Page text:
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Understanding OSHA’s Rules for T&D Equipment Grounding

There seems to be a question of the month every month. Recently I’ve answered a lot of questions about when and how to ground distribution and transmission equipment, particularly bucket trucks, uninsulated line trucks and cranes. My standard response to those questions is, “What is required by the OSHA regulations?” I know some people do not like to attempt to read the regulations and interpret their intent, so in this installation of “Voice of Experience,” I’m going to review OSHA 29 CFR 1910.269(p), “Mechanical equipment,” which addresses equipment grounding.

Specifically, 1910.269(p)(4)(iii) covers equipment grounding when working near energized equipment and conductors. That paragraph states, “If, during operation of the mechanical equipment, that equipment could become energized, the operation also shall comply with at least one of paragraphs (p)(4)(iii)(A) through (p)(4)(iii)(C) of this section.”

I have bolded the parts of that paragraph that I want to discuss here. “Could become energized” references equipment that is functioning in or near the minimum approach distance (MAD) of the energized parts, or equipment that, by extended reach, could become energized.

Paragraph 1910.269(p)(4)(iii)(A) states the following: “The energized lines or equipment exposed to contact shall be covered with insulating protective material that will withstand the type of contact that could be made during the operation.”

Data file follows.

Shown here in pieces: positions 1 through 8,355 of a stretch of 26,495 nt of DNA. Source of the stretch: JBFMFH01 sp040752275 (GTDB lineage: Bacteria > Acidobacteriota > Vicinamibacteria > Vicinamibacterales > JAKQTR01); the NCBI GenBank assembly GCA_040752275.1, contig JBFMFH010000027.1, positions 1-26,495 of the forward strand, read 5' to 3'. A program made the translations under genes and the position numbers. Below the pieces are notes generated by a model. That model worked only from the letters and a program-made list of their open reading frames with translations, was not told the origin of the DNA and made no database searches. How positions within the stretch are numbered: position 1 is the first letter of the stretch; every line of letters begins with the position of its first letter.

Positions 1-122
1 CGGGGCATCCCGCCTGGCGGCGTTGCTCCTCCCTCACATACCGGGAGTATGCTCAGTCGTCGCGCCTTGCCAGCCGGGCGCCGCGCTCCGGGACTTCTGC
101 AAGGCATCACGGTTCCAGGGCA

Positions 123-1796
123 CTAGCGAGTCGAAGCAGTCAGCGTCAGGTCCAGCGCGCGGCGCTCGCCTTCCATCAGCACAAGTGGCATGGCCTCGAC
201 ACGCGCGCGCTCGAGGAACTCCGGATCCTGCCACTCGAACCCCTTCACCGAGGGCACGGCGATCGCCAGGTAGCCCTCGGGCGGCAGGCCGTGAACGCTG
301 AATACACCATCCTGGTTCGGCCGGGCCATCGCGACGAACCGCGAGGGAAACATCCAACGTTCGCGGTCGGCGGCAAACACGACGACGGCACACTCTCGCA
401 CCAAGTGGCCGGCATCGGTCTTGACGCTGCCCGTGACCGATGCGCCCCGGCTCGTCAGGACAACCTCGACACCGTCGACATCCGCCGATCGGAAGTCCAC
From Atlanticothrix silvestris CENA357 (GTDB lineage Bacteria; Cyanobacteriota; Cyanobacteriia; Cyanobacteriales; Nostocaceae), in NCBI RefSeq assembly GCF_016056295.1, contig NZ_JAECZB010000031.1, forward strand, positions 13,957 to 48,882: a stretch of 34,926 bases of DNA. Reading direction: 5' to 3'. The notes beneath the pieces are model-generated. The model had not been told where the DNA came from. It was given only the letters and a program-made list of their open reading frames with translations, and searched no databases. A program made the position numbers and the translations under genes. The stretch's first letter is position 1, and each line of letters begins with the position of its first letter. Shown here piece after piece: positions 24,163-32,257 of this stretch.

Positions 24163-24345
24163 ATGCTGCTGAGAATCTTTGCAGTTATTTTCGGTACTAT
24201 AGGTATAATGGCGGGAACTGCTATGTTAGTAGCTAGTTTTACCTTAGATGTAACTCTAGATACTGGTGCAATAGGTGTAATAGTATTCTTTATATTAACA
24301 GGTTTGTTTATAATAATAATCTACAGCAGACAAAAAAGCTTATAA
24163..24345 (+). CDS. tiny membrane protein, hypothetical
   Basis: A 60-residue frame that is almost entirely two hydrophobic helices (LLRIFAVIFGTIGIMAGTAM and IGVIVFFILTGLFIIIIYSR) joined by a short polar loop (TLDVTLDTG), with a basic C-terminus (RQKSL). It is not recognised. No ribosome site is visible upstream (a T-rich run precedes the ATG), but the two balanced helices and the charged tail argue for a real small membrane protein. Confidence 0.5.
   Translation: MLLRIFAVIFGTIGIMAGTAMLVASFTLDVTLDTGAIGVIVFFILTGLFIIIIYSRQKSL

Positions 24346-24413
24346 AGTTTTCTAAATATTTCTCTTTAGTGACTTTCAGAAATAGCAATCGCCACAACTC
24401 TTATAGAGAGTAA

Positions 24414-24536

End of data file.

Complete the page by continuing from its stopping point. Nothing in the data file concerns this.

This paragraph indicates that energized equipment needs to be covered. That sounds reasonable, but does it mean that’s all we have to do? Remember that proper cover-up is not intended for severe pressure; “incidental brush contact” would be a better description of proper use of cover equipment. In paragraph 1910.269(p)(4)(iii)(C), OSHA states that “[u]nless the employer can demonstrate that the methods in use protect each employee from the hazards that could arise if the mechanical equipment contacts the energized line or equipment, the measures used shall include” four different techniques. Hold that thought for a few moments.

Per paragraph 1910.269(p)(4)(iii)(B), “The mechanical equipment shall be insulated for the voltage involved. The mechanical equipment shall be positioned so that its uninsulated portions cannot approach the energized lines or equipment any closer than the minimum approach distances, established by the employer under paragraph (l)(3)(i) of this section.”